As natural gas pipelines serving traditional long-line routes to market in North America have begun filing for new rate hikes in an attempt to make up for the load lost to locally delivered shale gas, fundamental market changes associated with the rate increases could affect basis differentials going forward, according to a new report from Evergreen, CO-based Bentek Energy.
In its new report, "Running on Empty," Bentek said rate hikes of 30-60% and tariff restructuring proposed by Tennessee Gas, Columbia Gulf and TransCanada all signal a trend among long-haul pipes facing competition and supply changes. As U.S. production continues to rapidly grow, shifting supply locations and more than 70 planned pipeline expansions "will intensify the competition" between new and traditional pipeline systems," the research and analysis firm noted.
"The big shift in U.S. natural gas supply to new onshore unconventional production areas and the large number of new pipelines built over the last few years have led to lower U.S. gas prices, collapsing price spreads across the country and major changes in pipeline capacity utilization on older, long-haul natural gas pipelines," Bentek said in the report. "Some older pipeline systems are struggling to keep pace with these market changes, and a few have proposed major rate increases and tariff rate restructurings in an effort to stem revenue declines."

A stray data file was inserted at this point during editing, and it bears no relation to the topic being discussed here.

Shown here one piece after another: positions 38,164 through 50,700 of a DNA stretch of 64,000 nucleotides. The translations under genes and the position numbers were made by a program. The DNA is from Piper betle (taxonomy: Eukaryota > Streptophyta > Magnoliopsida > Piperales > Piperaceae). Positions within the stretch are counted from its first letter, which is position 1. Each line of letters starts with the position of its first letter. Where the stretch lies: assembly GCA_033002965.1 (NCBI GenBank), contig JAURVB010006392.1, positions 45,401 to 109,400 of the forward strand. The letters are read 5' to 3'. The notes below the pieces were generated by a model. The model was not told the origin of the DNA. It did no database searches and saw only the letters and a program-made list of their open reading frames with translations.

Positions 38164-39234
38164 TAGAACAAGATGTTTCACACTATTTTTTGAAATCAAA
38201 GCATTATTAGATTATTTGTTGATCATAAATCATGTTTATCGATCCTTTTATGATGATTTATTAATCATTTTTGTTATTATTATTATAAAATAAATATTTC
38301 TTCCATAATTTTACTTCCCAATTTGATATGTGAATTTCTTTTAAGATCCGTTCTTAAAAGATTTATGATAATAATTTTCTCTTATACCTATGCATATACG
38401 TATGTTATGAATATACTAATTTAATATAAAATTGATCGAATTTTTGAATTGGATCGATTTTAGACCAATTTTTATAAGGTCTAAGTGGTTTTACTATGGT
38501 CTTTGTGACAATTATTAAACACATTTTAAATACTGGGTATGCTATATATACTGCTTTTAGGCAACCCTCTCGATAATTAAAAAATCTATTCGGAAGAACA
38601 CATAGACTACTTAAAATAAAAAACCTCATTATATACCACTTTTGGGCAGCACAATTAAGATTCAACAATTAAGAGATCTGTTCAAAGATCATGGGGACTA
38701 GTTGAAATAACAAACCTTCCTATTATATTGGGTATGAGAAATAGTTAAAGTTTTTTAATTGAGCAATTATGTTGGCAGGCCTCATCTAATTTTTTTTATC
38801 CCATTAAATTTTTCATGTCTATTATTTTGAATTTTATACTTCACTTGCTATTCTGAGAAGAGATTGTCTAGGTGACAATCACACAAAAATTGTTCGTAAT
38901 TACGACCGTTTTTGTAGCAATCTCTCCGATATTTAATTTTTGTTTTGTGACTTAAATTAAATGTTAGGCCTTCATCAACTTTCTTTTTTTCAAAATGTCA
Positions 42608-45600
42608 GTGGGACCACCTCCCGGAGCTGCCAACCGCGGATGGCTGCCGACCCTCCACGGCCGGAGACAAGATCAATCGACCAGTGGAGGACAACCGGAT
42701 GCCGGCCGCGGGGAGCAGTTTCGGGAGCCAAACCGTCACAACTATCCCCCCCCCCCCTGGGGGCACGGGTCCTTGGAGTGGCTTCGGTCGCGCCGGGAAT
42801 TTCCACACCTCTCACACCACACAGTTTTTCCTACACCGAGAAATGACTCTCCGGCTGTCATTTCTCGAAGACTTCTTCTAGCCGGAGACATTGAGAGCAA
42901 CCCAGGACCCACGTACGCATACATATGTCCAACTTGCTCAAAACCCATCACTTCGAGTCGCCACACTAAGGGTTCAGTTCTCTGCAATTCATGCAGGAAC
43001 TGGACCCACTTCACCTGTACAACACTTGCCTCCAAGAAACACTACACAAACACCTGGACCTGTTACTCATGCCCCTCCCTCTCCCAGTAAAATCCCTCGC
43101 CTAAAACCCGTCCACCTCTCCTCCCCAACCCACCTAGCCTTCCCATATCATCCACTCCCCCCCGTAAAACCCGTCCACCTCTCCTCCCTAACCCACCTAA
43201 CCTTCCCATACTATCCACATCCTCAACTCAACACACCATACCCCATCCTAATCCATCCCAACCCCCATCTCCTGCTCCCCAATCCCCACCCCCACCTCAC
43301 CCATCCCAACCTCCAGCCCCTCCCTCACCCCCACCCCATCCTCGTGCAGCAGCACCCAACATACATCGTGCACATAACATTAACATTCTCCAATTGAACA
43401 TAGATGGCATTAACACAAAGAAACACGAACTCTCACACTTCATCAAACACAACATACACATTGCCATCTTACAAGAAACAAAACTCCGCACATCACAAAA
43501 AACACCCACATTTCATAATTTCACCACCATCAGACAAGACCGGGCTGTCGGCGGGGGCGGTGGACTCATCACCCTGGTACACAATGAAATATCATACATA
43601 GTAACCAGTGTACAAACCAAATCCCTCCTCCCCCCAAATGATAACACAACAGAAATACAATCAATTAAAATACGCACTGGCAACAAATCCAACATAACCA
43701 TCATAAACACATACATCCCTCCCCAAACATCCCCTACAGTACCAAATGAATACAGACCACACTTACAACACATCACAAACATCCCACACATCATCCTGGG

Since 2005, unconventional onshore production, which includes the Eagle Ford, Haynesville, Fort Worth, East Texas, Fayetteville and Appalachia plays, has risen from 9 Bcf/d to 24 Bcf/d, according to Bentek figures.
Tennessee Gas filed its request, Bentek said, because it has been experiencing a "significant" reduction in gas flows on the Southwestern portions of its line because not as much gas flows from that area to feed the Northeast, which now has locally grown Marcellus Shale gas and supplies from the Rockies Express pipeline.
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